The Panay Electric Company (PECO) has asked the Court of Appeals (CA) to stop More Electric and Power Corporation (MORE) owned by gambling and ports magnate Enrique Razon Jr. from taking over the power distribution in Iloilo.

Ayaw bumitaw! PECO asks CA to stop Ricky Razon’s MORE from becoming Iloilo’s power distributor

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The Panay Electric Company (PECO) has asked the Court of Appeals (CA) to stop More Electric and Power Corporation (MORE) owned by gambling and ports magnate Enrique Razon Jr. from taking over the power distribution in Iloilo.

“The premature takeover not only is unjust, irregular and unwise, it will plunge the city of Iloilo into darkness,” said DivinaLaw, the law firm of PECO, in a statement.

DivinaLaw said that it the petition it filed before the CA sought the issuance of a temporary restraining order (TRO) or writ of injunction that would halt the implementation of the writ of possession issued by the Iloilo Regional Trial Court (RTC) Branch 23.

The RTC issued the order which would allow MORE to take over the power distribution facilities after securing having secured a franchise, while, PECO failed to renew its 25-year franchise.

“Contrary to what’s being circulated via publicity by MORE, it will be highly irregular at this point to insist on the takeover pending resolution of the motion for clarification that PECO has filed with the RTC of Iloilo to define the parameters of the implementation and, more importantly, in view of the Petition for Certiorari with prayer for TRO that has been filed with the Court of Appeals. MORE cannot jump the gun and pre-empt the ruling on our application for TRO,” said DivinaLaw.

The law firm also reminded that MORE has a pending appeal before the Supreme Court (SC) which denied MORE’s petition to issue a TRO or writ of injunction against the Mandaluyong RTC which declared MORE’s expropriation and takeover of PECO’s electric distribution assets unconstitutional.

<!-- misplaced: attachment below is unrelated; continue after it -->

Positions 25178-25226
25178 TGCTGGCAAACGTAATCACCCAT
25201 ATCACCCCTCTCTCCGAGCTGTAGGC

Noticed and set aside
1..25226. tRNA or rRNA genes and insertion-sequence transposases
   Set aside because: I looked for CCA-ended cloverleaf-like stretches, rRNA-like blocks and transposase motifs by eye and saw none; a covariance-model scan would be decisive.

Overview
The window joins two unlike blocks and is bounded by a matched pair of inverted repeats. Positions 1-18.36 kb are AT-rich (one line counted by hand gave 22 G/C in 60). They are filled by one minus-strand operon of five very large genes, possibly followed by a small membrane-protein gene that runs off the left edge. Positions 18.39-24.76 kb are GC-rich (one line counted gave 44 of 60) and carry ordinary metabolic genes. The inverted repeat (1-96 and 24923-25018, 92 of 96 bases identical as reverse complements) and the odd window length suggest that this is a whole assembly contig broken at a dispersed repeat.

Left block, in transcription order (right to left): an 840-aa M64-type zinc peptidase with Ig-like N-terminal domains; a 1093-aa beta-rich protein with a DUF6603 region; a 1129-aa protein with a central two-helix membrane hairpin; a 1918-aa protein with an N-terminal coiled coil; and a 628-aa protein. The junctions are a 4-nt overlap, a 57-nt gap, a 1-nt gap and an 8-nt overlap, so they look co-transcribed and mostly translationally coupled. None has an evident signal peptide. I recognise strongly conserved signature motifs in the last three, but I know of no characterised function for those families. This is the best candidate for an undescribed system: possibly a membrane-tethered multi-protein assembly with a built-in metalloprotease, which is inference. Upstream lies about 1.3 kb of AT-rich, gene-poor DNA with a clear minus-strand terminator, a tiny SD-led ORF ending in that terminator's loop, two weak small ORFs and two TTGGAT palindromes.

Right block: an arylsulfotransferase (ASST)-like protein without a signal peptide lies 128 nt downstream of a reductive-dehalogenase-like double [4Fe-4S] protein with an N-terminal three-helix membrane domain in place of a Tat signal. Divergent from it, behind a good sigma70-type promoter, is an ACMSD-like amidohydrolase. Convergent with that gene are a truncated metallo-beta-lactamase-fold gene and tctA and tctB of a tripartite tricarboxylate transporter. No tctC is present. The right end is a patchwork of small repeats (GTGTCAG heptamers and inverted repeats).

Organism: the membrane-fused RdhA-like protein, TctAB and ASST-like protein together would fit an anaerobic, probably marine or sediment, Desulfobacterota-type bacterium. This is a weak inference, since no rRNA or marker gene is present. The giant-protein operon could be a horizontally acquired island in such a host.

While this legal issue is being resolved, DivinaLaw assured “PECO will responsibly continue to provide service to the City.”

“Additionally, PECO will vigorously pursue all legal remedies to set aside the order,” it said.

“We maintain that the order is unjust and impractical particularly given that another court has declared the unconstitutionality of MORE’s franchise and MORE’s appeal to reverse such judgment remains pending with the SC,” it added.

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POLITIKO / Across the Nation

POLITIKO / Latest News

May parusa ‘pag umayaw! AFP requires soldiers to be vaccinated vs COVID-19

MANILA – The Armed Forces of the Philippines (AFP) on Thursday said coronavirus disease 2019 (Covid-19) inoculation is mandatory for all of its personnel but they have the option to choose among vaccine brands other than Sinovac at their own expense.

“Thus, to get inoculated or not is not an option for the members of the AFP, it is a duty. At the most, the exercise of an option will be the option to as to what brand of vaccine they will be availing of, but the cost of which will not be paid by the AFP,” AFP spokesperson, Marine Maj. Gen. Edgard Arevalo said in an online press briefing.

Malacañang earlier announced that the first batch of Sinovac Biotech vaccines composed of 600,000 doses donated by China is set to arrive on Sunday (Feb. 28), with 100,000 doses of which will be given to the Department of National Defense, the AFP’s mother agency.